The model is available as both an M-file and an MPH-file. Typically, the best solution is to use the MPH-file as a base for the changes to the model. Loading an MPH-file is usually faster than running the corresponding M-file. The MPH-file can, of course, contain meshes and solutions that can’t be saved as part of the M-file, which makes plotting model results a lot easier.
We load the model using this command:
model = mphload('heat_param1')
A new fin is introduced into the model by these simple commands:
The design is verified by using this command:
which plots the geometry in a MATLAB® figure.
This produces the lower part of the heat sink figure . In this figure, the numbers can be identified visually, but we would like to automate the process such that we can vary both the number of fins and their design. Getting the entity numbers of the boundaries that we need is easy if we use the
mphselectbox command. This command selects entities using a box for which you have to specify the coordinates of two opposite corners. There is a corresponding function called
mphselectcoords that selects entities inside a circle (or a sphere in 3D), but we will not use that function in this example.
Below, are the
mphselectbox commands that we have to use for this model. For the cooling fins, we supply one set of coordinates that cover the entire upper part of the heat sink. This means that when I add more fins to the heat sink, these new fins will be covered by the rectangle and I can use the same code to get the selection numbers at that time. For the hot, lower part of the heat sink, I have to use two calls to mphselectbox and take the union of the selection numbers. “Union” is a standard MATLAB® function that takes the union of a set. It is also possible to use the MATLAB® functions, “setdiff” and “intersect”, in order to play around with the selection numbers to get the result you wish.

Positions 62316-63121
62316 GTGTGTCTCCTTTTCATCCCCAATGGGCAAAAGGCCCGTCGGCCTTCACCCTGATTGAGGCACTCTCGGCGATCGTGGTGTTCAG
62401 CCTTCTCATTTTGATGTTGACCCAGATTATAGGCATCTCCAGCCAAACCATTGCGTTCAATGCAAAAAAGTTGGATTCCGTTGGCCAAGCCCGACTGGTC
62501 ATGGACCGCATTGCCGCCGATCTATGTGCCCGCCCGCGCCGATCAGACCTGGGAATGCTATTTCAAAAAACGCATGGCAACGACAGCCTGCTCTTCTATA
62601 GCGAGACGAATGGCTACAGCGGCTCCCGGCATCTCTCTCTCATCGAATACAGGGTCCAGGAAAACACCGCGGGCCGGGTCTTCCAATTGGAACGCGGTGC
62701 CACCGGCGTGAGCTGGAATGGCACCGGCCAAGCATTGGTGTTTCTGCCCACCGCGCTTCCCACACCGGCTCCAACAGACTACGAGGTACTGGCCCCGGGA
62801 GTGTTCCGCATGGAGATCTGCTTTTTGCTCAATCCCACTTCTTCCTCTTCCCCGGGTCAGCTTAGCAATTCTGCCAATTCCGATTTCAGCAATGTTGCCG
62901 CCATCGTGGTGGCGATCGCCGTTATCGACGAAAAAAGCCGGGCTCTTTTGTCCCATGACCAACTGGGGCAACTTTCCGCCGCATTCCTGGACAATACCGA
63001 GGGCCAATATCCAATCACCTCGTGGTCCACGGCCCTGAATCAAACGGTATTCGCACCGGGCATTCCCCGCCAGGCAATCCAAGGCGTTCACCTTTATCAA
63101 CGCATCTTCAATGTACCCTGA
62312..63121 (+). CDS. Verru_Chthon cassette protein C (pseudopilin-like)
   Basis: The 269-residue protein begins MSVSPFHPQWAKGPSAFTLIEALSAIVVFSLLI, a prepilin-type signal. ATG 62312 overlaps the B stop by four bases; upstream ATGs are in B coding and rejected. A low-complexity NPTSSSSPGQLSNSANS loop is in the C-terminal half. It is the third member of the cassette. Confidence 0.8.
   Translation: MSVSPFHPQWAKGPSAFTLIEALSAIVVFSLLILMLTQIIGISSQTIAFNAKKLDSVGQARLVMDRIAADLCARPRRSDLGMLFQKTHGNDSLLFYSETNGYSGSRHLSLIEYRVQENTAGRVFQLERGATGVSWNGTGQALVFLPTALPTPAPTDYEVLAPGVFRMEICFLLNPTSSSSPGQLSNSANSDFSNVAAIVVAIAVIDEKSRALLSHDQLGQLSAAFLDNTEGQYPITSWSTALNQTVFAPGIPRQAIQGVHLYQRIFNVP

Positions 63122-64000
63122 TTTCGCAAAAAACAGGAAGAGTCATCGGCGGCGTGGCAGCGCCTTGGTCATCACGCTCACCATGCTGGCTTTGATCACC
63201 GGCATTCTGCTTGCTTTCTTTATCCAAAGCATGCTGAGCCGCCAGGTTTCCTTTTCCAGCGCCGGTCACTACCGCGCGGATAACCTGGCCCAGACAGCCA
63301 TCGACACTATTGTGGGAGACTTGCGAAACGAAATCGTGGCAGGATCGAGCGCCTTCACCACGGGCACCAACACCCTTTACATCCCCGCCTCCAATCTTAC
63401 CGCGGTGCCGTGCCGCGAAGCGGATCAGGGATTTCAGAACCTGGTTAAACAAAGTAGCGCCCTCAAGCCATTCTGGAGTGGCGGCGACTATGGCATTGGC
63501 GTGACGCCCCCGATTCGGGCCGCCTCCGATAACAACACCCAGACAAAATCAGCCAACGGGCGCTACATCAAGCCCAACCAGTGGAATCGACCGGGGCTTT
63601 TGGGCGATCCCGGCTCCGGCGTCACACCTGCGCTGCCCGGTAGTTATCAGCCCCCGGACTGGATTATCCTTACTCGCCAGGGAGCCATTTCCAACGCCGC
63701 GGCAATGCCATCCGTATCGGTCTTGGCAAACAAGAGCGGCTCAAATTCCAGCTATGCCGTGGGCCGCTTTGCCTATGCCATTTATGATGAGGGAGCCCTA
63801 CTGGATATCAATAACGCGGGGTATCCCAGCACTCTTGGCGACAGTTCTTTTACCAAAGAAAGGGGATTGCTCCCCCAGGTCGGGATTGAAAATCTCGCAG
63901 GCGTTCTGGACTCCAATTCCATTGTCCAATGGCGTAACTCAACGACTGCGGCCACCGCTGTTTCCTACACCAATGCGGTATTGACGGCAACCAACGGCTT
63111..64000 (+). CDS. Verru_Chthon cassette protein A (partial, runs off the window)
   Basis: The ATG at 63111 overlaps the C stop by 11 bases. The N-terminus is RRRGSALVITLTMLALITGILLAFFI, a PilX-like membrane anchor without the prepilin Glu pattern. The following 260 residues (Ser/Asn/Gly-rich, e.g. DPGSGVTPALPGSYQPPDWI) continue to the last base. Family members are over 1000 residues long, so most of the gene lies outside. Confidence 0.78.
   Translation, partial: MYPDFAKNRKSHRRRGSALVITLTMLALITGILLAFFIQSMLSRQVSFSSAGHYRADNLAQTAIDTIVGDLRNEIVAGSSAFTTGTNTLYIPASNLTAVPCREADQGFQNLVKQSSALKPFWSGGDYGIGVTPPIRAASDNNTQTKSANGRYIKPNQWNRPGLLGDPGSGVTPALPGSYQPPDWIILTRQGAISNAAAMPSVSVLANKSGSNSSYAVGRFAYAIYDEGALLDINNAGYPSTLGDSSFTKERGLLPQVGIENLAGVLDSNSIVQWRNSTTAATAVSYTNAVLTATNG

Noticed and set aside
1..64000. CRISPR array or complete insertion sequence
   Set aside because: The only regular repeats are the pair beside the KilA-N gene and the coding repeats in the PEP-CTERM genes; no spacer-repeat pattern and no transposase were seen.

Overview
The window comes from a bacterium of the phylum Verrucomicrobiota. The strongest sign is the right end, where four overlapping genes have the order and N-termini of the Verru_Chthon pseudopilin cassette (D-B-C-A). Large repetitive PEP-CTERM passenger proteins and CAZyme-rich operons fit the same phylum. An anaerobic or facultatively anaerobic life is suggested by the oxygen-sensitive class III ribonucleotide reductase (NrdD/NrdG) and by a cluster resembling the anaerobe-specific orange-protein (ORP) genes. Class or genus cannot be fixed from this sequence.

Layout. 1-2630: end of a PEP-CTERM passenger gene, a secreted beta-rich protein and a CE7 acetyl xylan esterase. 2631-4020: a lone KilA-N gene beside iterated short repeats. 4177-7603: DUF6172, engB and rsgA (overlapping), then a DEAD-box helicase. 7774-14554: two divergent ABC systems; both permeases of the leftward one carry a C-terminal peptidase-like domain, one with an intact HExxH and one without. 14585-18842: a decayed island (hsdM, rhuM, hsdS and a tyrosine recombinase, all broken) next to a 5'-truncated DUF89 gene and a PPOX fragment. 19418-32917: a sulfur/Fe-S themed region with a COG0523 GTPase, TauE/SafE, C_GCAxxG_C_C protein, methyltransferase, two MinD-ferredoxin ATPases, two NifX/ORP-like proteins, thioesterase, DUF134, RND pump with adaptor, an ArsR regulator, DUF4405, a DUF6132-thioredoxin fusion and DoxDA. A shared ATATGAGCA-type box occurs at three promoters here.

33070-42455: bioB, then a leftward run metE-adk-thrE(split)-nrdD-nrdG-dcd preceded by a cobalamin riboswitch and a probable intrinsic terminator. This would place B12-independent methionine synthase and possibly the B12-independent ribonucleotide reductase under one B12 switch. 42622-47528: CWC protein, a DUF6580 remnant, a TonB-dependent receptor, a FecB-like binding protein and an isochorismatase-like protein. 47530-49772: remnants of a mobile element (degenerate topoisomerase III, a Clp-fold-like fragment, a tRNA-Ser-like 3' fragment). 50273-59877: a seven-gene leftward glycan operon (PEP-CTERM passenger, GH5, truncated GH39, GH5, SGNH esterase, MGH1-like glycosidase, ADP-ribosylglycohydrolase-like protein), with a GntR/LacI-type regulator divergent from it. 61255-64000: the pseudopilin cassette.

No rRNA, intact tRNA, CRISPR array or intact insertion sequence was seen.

The output looks like this:
Now it is easy to update the model settings with the correct numbers:
Once the selections have been set up, it is easy to adjust the number of fins. The following script shows how to set up a simple loop that will add four fins (one by one) to a model and solve. The goal is to find the effect of adding more fins to the heat sink.
The first line is used to load the model from an MPH-file. This way, we don’t have to run an M-file, which usually takes longer time than loading an MPH-file.
In the for loop, some more fins are added to the model with a proper size and location. The selection numbers are retrieved using mphselectbox and the model is solved. We generate a plot of each result to be studied when the analysis is completed.
The method “uniquetag” is used to get a tag for the new fin (Rectangle). When we use uniquetag, we don’t have to guess what tags are already taken and which might be available. This use of uniquetag with an ‘r’ as argument will return a tag that consists of ‘r’ and a number that is available.
What We Have Learned
When we change the geometry in a model (especially when we introduce new topology), it is important to keep track of the entity numbers for specifying model settings. An efficient way of doing this in a model M-file, or at the MATLAB® command line, is by using the wrapper functions,
mphselectcoords, that return entity numbers based on entity coordinates.
The next blog post in this Working with M-files series will discuss how we can set up a model using selections from geometric operations. This leads to a model that is easy to handle both with LiveLink™ for MATLAB® and from within the COMSOL Multiphysics® user interface. Using this method means we are working directly with the selection objects and, in many cases, can avoid the use of entity numbers altogether.